Who pays when trial subjects are injured?

Institutions need to develop own policy

By J. Mark Waxman, JD

A basic tenet of research involving human subjects is those who agree to be participate must give their informed consent after being informed about the known and unknown risks inherent in their participation. One category of risk is the possibility of injury. The scope of potential injuries is broad, ranging from injury while en route to the hospital for a follow-up interview or test to a reaction to the study drug. Additionally, an adverse result from an unforeseen psychological trauma could occur.

In each example, there would likely be no fault that might be assessed against the institution or principle investigator (PI) conducting the trial. Yet, the question arises, who should bear the risks of those injuries and, in turn, the resultant costs?

On this issue, the rules regarding informed consent are nonexistent. Other than mandating that the risks and benefits of treatment be assessed, there is little guidance for IRBs and institutions grappling with this problem. Other source documents offer some additional guidance in framing the issue, but little help in resolving it. The Belmont Report, for example, does reference the notion of "distributive justice" in the sense of avoiding unjust distribution of the burdens and benefits of research. It also notes that in making a risk/benefit assessment, "economic harm" should be addressed. There is not, however, a specific reference to research related injuries, or how their costs might be borne as a result of the devised consideration.

How then can an IRB and an institution approach this problem? First, we can simply list the potentially involved parties — the patient; the institution; the PI; the sponsor; any other trial funder; the potential commercial beneficiary of the research; or, where otherwise qualifying, the taxpayer through Medicare or Medicaid program support; or the private insurers.

Second, we might consider who within this group could, would, or should have insurance to help spread the risk among a larger group. In the ordinary course, an institution would not have insurance to cover the costs of a research-related injury that required care and treatment — for example, for an unanticipated adverse side effect. On the other hand, in some cases Medicare may help. Under its National Coverage Determination (NCD), Medicare will cover "reasonable and necessary" items and services used to diagnose and treat "complications" arising from participation in clinical trials. Whether commercial carriers will offer similar coverage will require a careful review of the specific terms and conditions of coverage.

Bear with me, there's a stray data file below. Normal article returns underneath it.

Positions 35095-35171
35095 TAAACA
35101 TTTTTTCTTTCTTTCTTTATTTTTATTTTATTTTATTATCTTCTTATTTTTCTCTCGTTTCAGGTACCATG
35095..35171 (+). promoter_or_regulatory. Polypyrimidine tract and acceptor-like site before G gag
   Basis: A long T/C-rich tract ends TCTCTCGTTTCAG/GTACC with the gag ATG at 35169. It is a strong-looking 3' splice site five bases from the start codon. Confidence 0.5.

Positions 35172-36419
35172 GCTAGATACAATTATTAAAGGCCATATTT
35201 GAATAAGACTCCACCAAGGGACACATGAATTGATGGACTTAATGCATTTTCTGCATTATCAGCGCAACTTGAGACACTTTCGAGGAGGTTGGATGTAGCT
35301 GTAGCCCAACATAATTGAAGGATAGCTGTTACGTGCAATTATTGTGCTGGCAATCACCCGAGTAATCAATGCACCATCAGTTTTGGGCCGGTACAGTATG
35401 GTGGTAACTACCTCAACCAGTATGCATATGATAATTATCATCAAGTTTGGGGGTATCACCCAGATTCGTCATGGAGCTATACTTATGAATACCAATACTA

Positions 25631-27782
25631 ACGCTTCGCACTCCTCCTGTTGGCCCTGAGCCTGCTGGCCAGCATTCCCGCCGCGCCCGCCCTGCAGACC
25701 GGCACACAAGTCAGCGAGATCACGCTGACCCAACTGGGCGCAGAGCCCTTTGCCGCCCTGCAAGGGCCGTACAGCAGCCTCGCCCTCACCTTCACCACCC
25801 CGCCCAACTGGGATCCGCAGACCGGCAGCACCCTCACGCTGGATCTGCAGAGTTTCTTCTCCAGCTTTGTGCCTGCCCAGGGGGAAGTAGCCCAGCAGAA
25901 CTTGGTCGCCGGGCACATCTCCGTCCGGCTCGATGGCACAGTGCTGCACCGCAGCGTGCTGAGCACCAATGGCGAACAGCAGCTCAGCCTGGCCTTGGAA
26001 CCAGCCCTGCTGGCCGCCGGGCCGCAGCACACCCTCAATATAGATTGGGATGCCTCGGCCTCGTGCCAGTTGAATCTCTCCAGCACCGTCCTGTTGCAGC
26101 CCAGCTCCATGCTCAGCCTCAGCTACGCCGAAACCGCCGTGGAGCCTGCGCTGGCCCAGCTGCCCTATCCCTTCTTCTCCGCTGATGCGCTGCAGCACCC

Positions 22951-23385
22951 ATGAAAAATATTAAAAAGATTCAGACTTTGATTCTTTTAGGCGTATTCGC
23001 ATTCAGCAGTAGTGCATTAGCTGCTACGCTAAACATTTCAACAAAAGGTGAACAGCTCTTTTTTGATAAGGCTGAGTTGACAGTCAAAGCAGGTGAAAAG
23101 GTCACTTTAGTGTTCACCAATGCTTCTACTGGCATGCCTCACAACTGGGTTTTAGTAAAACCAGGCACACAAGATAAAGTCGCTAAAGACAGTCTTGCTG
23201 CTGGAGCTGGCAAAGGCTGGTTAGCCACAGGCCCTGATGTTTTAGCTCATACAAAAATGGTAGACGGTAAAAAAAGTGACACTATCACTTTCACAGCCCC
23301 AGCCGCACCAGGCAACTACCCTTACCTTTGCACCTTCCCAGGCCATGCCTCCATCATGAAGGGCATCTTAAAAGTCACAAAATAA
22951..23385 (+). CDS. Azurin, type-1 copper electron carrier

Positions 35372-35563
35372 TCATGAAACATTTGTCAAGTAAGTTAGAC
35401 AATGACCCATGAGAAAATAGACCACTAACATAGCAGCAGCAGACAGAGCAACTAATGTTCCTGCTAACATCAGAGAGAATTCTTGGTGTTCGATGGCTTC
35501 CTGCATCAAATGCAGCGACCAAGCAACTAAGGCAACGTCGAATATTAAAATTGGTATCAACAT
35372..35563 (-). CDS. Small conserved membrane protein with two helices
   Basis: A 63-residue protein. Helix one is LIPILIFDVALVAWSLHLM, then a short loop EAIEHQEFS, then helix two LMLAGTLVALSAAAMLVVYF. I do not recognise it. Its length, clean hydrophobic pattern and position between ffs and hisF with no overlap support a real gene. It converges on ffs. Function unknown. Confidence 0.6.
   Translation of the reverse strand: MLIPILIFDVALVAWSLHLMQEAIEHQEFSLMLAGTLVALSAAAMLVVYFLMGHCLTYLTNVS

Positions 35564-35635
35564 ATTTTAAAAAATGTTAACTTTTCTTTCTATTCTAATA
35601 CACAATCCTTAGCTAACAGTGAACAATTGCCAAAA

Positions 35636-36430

In this regard, some state laws specifically mandate coverage in a variety of instances. For example, in Massachusetts, the law provides that defined patient care services provided as a part of a "qualified clinical trial" (e.g., one intended to treat a diagnosed cancer) must be covered and reimbursed.1

Different institutions will address these issues differently, and there is a range of possible outcomes. Some have adopted rules that require, without exception, that commercial sponsors to indemnify the institution and the patients against the costs. On the other hand, the institution itself will bear the costs of governmentally or institutionally sponsored trials. The theory for this result is twofold — the commercial sponsor likely has (or should have) the necessary insurance as a cost of doing business, and that the commercial sponsor has the most to gain directly in a commercial sense from the conduct of the trial. At the extreme, a number of institutions have chosen to simply state that the trial participant is on their own — e.g., "there is no commitment to provide monetary compensation or free medical care to you in the event of a study-related injury." Or stronger, "The institution assumes no obligation to pay any money or provide free medical care in case this project results in any harm to me . . . . The costs may include medical treatments, laboratory test, and a possible stay in the hospital. I understand that the exact cost cannot be determined at this time since any harm to me would be unforeseen. My insurance company may not pay for such treatments, in which case payment of costs will be my responsibility . . ."

Other approaches might distinguish between the various injuries that might occur. For example, in South Africa, the policy in the area provides, among other things, that "compensation should only be paid in the more serious injury of an enduring or disabling character (including exacerbation of an existing condition) and not for temporary pain or discomfort or less serious or curable complaints."2

One choice to be made is whether billing of available third-party insurance will be required. If this occurs, in a macro sense, the cost of injury are borne by the patients. In the more specific case, it means that the deductible and copayments are borne by the patient. Indeed, were there amounts to be forgiven, there is a risk that the insurance would not be extended to cover the injury costs at all.

In the end, each institution must reach its own conclusions on the issues presented in this area. That should involve a review of its own policies, its view of the ethics of each presented situation, the likelihood of serious injury and other relevant factors. Whatever the result of that process, the conclusion should be explained to the participant to ensure the informed consent process includes this important element.


1. Mass Gen. Laws, Ch.175 §110L.

2. Guidelines for Medical Experiments In Non-Patient Human Volunteers, Association of British Pharmaceutical Industry. Web site: www.sahealthinfo.org/ethics/book1appen4.htm; March 1988, as amended May 1990.

J. Mark Waxman, JD, is General Counsel, CareGroup Healthcare System, Boston.